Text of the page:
Haverfordwest iconic buildings and extraordinary pioneers – Alchemy for revival

It is not a local issue. Globally the grandeur of the past has been torn down and replaced with upright shoebox and sometimes lozenge shaped buildings which reflect nothing of us, neither craftsmanship, culture, faith, nor local materials. The universal boxes have only the soul of corporations if there is such a thing.

And they produce no joy, consumerism yes but cultural or community life, not so much. Things get bought at pace, GDP graphs zig zag upwards and downwards, while the consumers sicken and go mad and the earth dies.

Our children are sacrificed on the alter of an obsolete God of greed. Wars are currently stoked to feed the insatiable beast consuming the earth and civilisation.

Out of the gloom emerge local champions. Richard Blacklaw Jones is a known figure in Haverfordwest. Jones the Bones is his osteopath name, but he is as multifaceted as the Elizabethan men of old. Brought up in a monoglot Welsh household, his bright beautiful mother died happy without the benefit of the English language, he went to be a policeman in London, assuming it a worthy career. Dismayed by the rampant racism he refused to take part in (his colleagues called him Trostsky!) He returned to practice, write about and chair Osteopathy in the UK. He is a pioneer and artist, and created meaningful art out of the detritus of humanity transformed by the sea into smooth and gleaming pearls for his sculptural collages.

His passion is recreating a future out of his land, people and materials. He organised organic conferences 30 years ago where, listening to the needs of farmers, he initiated an abattoir in Pembrokeshire – the least obvious location. He asked his long list of farmers and butchers to invest, and trusting him, they all did. I was asked too, and seeing this amazing list of local investors I joined them. The Welsh Assembly (senedd), also super impressed, trebled the sum and an abattoir arose, bucking the trend of closures. This lasted many decades. When it finally closed all us original investors met with the buyer, he decided then and there to return our money, moved to honour our unswerving commitment to local farming.

Richard knows all the hidden steps and lanes connecting the fabric of the historic town like the muscles of his body. He felt the town’s decay and abandonment while public and private money went on modern shopping centres and buildings unrooted in any local soul. Instead of moaning he tried to buy the dying buildings back to restore them. Tried, got support from investors but blocked by the powers who preferred them removed as too bothersome and expensive to repair. This effort fruitlessly absorbed years of his life, until…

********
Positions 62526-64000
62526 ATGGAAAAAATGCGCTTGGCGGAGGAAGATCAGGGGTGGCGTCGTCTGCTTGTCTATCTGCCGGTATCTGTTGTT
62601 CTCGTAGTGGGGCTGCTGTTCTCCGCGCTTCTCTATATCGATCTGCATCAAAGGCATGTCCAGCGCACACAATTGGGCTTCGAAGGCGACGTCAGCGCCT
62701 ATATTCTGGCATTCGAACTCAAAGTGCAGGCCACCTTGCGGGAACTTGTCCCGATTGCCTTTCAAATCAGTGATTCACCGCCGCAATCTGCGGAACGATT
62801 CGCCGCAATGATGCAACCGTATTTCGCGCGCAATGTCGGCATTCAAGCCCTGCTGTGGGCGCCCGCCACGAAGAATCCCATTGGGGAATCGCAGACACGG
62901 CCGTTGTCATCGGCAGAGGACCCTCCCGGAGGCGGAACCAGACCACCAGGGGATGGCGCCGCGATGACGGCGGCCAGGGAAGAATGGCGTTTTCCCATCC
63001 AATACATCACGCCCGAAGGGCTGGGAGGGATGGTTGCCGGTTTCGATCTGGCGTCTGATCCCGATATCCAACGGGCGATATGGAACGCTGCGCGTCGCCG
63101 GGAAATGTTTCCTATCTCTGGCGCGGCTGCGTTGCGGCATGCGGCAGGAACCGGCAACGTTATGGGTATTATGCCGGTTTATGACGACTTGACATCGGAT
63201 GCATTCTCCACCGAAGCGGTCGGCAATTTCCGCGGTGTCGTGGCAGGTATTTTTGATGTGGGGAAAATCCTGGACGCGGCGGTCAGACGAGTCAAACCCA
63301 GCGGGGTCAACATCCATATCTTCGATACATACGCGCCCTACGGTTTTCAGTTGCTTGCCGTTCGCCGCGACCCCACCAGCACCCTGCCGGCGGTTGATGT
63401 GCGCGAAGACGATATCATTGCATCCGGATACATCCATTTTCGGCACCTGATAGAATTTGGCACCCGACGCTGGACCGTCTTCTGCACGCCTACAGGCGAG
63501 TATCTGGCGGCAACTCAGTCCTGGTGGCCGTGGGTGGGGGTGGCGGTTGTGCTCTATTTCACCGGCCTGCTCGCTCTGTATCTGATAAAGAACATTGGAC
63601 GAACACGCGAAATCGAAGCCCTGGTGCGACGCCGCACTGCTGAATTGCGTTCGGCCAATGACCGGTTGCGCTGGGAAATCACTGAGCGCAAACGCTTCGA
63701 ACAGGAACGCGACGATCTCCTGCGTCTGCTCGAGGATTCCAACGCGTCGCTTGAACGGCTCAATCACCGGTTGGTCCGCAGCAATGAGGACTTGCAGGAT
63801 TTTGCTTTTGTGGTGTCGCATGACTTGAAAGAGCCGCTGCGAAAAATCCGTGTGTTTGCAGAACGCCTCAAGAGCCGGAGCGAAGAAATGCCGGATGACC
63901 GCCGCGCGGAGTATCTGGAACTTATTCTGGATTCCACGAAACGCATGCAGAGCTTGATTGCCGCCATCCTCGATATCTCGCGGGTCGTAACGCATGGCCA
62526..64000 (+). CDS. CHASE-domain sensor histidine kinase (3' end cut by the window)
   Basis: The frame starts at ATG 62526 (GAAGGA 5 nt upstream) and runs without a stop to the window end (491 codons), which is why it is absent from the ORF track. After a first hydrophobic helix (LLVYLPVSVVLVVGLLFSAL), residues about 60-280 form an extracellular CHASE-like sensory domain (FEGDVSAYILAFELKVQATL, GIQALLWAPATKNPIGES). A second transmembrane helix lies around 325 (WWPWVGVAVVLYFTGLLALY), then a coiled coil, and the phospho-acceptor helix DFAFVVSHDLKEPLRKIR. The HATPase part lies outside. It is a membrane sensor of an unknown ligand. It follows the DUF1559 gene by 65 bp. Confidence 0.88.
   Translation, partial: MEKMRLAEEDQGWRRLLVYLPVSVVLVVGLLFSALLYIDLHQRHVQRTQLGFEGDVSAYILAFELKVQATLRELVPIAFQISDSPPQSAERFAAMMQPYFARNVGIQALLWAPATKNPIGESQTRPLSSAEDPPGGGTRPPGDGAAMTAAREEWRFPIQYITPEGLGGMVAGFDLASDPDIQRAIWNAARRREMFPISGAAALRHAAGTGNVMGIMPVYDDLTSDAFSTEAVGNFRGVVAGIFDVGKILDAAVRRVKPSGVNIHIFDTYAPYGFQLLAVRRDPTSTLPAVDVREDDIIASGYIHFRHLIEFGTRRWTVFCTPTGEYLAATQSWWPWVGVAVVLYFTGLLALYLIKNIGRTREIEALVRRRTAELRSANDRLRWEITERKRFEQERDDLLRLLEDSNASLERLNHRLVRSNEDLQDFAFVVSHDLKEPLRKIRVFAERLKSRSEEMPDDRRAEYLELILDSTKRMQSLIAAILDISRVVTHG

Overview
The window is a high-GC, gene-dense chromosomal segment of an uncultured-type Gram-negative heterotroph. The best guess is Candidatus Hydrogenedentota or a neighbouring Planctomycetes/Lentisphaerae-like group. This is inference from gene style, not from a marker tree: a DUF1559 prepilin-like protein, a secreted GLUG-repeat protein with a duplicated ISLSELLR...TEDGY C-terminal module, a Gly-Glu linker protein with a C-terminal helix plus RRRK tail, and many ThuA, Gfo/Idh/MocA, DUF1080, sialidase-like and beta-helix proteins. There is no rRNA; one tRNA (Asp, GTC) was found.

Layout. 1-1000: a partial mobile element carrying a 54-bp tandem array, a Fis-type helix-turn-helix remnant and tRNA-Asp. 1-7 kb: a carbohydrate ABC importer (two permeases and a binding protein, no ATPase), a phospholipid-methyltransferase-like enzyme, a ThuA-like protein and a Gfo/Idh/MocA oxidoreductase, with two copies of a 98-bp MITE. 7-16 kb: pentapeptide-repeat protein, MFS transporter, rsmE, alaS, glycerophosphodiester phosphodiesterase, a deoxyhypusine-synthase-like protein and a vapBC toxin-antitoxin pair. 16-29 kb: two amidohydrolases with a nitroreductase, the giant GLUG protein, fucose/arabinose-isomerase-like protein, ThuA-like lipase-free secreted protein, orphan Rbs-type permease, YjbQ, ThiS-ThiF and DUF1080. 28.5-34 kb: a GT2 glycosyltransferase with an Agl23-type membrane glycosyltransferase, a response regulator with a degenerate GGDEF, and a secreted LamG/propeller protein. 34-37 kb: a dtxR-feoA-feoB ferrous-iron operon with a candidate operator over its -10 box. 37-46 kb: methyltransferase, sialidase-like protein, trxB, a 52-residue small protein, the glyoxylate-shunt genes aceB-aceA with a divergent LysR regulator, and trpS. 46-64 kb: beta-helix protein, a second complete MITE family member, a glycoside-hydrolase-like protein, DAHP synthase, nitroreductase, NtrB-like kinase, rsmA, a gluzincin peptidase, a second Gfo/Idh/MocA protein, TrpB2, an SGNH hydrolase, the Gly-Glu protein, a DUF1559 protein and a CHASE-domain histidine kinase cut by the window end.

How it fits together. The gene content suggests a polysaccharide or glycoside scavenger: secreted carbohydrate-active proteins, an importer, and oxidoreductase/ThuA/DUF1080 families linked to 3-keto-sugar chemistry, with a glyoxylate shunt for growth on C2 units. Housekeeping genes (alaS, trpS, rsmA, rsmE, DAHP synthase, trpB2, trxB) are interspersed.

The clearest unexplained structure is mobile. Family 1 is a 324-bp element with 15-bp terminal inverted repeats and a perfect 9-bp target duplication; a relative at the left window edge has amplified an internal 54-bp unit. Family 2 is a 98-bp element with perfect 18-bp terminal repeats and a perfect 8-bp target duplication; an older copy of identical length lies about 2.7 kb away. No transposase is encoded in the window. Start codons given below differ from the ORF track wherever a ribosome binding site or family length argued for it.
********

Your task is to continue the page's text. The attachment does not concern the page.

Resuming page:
Haverfordwest Heritage was founded by Richard and team in spring last year. They have acquired their first building, Temperance Hall, with funding and plans for its future uses.

But before this, another pioneer, Gitti Coates, bought the gigantic post office building and with her team, and heroic struggles against all forms of adversity, mostly from above, created a cultural meeting centre. Iconic central Haverhub is now the beating heart of the town. It holds events of all kinds, day and night, hot desking spaces and a modest café. It has catalysed the stirrings of civic resurrection for the town and is the first reason some consider returning to their birth town, working remotely.

There are two more groups buying back and developing old buildings. On Monday I gathered these four groups of pioneers together to begin collaboration. A great moment. Stories of their pioneering ventures to follow. 

Over to Our Heritage website for why this matters – honour the past, protect the future.

“Haverfordwest’s dense concentration of historic buildings tells the story of nearly 1000 years of human activity from the 12th century castle to the quayside where sugar ships navigated into the town as late as 1936.

But Haverfordwest is not the vibrant town it was. Several of our town’s heritage buildings have been out of use and degrading for many years. Fifteen structures in the town are on the Heritage at Risk Register. 

The town centre has declined with many premises vacant, or in meanwhile use by charities.

21% of the town’s class-A premises are vacant, almost double the national average (PCC Retail Survey Data 2022). This is due to a combination of reasons, including the rise in internet shopping and the exodus of commercial and retail businesses to out-of-town locations, and high rent and rates (The South West Wales Regional Plan for Regeneration, 2018).

Many of these vacant buildings are iconic anchor sites within the townscape, with tremendous place-making potential as demonstrated by Haverhub – the reopening of the old Post Office as the vibrant and popular community space.

Our neglected heritage buildings are a visible bellwether of the town’s fortunes. Unused and left to deteriorate further they reflect the decay in the town. But renovated and reopened they could be a critical catalyst helping to improve the town.”